I find importance in setting intentions while I’m shopping. Setting an intention reminds me to be choosy about my purchases so that I walk away with only items that make me feel and look great! While looking through stuff, I say to myself that I am only going to buy the best possible clothes for me. Don’t fall into the trap of buying things because they are cheap. This is easy to do at thrift stores because everything can be super affordable. Use your intuition instead to discover what’s going to make you feel the best. You will know within seconds of looking at something whether it’s going to be worthy or not. Remember, don’t settle- only buy what you love!
#2: Be patient and persistent
There may be days that you walk out of the second hand store empty handed because you didn’t settle but over time, with patience and persistence, you will build a beautiful wardrobe. My wardrobe has taken me a year to create and taking my time has proven worth the wait. I have found many beautiful items and have enjoyed the process. The key here is to continue to visit thrift stores consistently.
100% wool sweater, $8, Goodwill, compare @ $60, new from the Gap. Belt, $8, Goodwill, compare @, $50 new, Banana Republic. Pants, BDG, $8, Cast off thrift store, Mammoth, CA, compare @#$70 new.
%100 silk shirt, Banana Republic, $5, Cast Off thrift store, Mammoth, CA. Compare @ $75 new. Jeans, Citizens of Humanity, $8, Goodwill. Compare @ $200 new. Wool hat, Bass, $8, Disabled Sports Thrift Store, Mammoth, CA. Compare @ $50 new.
#3: Shop around
I myself am a big fan of Goodwill because the price is too good to beat. However, I have been know to shop at higher end second hand stores like Buffalo Exchange. There are many used clothing stores that only carry quality non-danged second hand items. These stores have more of a boutique vibe and are not so cluttered. I have people tell me that they can’t handle the dysfunction of thrift stores. That’s totally fine, but don’t give up on second hand shopping based on your past experiences at thrift stores. If you are not willing to sift through so much crap seek out second hand stores that carry only nicer things.
Here is a list of my favorite used clothing stores:
#4: Finding your size
I have had both my extra-small sized friends, my extra-large sized fiends and every size in between tell me that they would like to shop at thrift stores but they can never find their size. I don’t know what it’s like to shop for any size other than mine. However, I can imagine that some people, depending on their size, may have more difficulties than others. I do want to encourage people to not give up on second hand shopping whatever your size. eBay may be a good solution for people who don’t feel they have any luck in thrift stores. Be aware, you aren’t able to return items though eBay so this may be a bit of a gamble at times. Again, when thrift storing be persistent! The reason I have been able to create a whole wardrobe of used clothing is because I am persistent. Don’t expect to find something every time.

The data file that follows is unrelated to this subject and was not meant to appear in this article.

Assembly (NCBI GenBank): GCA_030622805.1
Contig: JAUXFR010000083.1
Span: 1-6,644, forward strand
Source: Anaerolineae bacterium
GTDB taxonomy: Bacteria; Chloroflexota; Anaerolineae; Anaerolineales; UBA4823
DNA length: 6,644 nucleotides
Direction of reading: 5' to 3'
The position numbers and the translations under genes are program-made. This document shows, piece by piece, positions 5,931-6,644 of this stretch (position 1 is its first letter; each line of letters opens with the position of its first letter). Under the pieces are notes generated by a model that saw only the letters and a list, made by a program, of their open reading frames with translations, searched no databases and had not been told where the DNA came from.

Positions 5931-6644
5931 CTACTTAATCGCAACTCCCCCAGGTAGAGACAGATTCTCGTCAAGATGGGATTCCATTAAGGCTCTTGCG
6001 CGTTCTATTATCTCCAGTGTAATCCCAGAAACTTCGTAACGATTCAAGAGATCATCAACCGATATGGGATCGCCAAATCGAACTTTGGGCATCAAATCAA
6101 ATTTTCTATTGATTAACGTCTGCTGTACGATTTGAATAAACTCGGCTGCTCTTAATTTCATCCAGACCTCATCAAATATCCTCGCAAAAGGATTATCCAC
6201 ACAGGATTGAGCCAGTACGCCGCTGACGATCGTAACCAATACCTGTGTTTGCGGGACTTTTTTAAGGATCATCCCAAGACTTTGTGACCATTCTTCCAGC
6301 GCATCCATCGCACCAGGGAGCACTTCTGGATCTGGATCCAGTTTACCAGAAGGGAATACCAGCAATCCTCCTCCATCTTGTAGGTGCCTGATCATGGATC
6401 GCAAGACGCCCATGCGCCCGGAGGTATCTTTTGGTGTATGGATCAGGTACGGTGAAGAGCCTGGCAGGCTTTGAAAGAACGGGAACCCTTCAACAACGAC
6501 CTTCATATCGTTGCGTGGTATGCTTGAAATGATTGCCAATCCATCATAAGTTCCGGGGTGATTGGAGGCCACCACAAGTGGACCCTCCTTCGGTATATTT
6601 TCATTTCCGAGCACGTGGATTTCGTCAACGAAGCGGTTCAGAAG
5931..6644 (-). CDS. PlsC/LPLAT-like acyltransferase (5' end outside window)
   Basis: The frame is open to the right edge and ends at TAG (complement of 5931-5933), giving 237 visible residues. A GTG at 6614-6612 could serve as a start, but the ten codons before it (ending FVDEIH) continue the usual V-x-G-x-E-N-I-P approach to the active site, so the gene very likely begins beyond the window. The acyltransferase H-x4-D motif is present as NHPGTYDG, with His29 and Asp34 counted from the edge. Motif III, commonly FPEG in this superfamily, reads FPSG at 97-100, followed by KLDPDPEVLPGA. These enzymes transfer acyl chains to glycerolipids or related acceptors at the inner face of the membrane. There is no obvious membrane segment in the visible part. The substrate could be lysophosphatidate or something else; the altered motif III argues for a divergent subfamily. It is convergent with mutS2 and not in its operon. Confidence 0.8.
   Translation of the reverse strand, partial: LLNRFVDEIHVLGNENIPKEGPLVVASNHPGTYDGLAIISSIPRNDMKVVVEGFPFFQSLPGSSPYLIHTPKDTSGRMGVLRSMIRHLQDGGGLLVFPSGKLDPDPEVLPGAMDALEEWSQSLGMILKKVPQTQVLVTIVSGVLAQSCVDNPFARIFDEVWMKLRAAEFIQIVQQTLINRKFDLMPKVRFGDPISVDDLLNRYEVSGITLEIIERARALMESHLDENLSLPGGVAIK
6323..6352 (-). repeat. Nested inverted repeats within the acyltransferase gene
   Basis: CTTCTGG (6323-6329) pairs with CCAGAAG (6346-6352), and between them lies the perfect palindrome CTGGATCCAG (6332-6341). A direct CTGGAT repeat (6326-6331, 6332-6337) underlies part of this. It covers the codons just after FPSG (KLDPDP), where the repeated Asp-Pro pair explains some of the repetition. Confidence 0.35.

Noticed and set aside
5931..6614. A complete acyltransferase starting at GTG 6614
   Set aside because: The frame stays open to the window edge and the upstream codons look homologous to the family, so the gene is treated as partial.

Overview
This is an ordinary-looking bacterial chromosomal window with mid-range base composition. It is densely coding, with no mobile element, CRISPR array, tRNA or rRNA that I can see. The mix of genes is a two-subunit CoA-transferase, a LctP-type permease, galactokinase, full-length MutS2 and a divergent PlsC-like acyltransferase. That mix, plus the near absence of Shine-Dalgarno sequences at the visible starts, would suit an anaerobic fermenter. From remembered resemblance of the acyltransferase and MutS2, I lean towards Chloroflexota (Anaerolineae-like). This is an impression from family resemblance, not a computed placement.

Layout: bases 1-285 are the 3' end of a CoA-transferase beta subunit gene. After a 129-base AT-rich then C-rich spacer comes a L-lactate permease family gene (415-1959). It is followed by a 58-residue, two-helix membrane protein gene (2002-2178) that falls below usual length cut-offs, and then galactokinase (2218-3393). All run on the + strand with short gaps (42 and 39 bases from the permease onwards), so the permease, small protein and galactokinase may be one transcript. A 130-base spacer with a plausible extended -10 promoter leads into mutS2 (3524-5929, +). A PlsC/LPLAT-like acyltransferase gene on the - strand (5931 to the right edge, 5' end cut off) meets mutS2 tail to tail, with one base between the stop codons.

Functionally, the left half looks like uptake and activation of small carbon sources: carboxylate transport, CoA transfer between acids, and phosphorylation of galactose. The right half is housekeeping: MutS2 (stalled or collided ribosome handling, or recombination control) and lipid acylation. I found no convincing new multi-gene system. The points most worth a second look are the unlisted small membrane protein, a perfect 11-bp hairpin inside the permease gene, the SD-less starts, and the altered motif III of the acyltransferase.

Vest, vintage, $3, Hospice Thrift Store, Bishop, CA. Top, BCBG, $6, Goodwill, compare @ $100 new. Pants, Citizens of Humanity, $8, Goodwill, Compare @ $198 new.
#5: Don’t stop believing
It has taken me years to feel good in my clothes. In high school I felt awkward as fuck in whatever I was wearing. It didn’t help that my family was poor as I didn’t feel as though I had a lot of shopping options based on our income. Back then I tried to shop at thrift stores because it felt affordable but I didn’t know what I liked and always settled for items that were subpar. I have noticed that the more confident I am in myself, the better I feel in my clothes and my style improves. It has literally taken me up until about a year ago (28 years) to feel really good and confident in clothing. A few years ago I decided to spend some money on brand new clothes! I thought I would feel really good because the clothes were new but when I got home from shopping the clothes didn’t make me feel any better. I ended up spending hundreds of dollars and had nothing to show for it! Spending all that money made me depressed and I decided that I wouldn’t make that mistake again. Over the years I started going to thrifts stores more and more and it was there that I discovered a style that works the best for me! Over time and with some trial and error I learned there is a magic and art to thrift store shopping that is super rewarding. Give it try, see what you can find!
#6. When to Buy new?
My rule of thumb when buying new is to only buy the essentials. The key for reducing waste is buying second hand and if that fails, limit new purchases to quality items. For instance, I searched far and wide for a year for a pair of second hand boots I can wear to work. Unfortunately, I was unable to find a pair that fit. So, I decided to buy two pairs of new, high quality boots (1 brown pair, one black) that I will wear for many years to come. That's all I need. When these shoes start to wear, I will take them to the cobbler.
#6: If you’re buying new
If you’re not convinced that thrift store shopping is the absolute best and you opt in for buying new, please buy consciously! Choose items that are made to last even if they cost more. These items will look and feel better and in the long run you will probably save money because you’re not having to constantly replace your clothing. Quality over quantity people! know that your shopping habits affect the entire world. Buy organic, eco-friendly products from companies who have awareness about their footprint. Limit your purchases. Buy only what you absolutely need. Do you really need 15 pairs of shoes? Do you need 5 pairs of shoes? Evaluate what your priorities are and why. For me the health of the planet is more important than things.
More sustainable brands that I trust are leading the fashion industry into better practices:
Running River Designs-I know this woman! She dyes and sews her garments by hand and she is wonderful!
Good luck and have fun exploring the wonderful world of second hand shopping!
Check out the awesome video below for inspiration!
Skirt, H&M found at the Goodwill, $8, compare @ $34.99 new. Wool hat, Bass, found at Disabled Sports Thrift Store, Mammoth, Calif. Compare @ $50 new.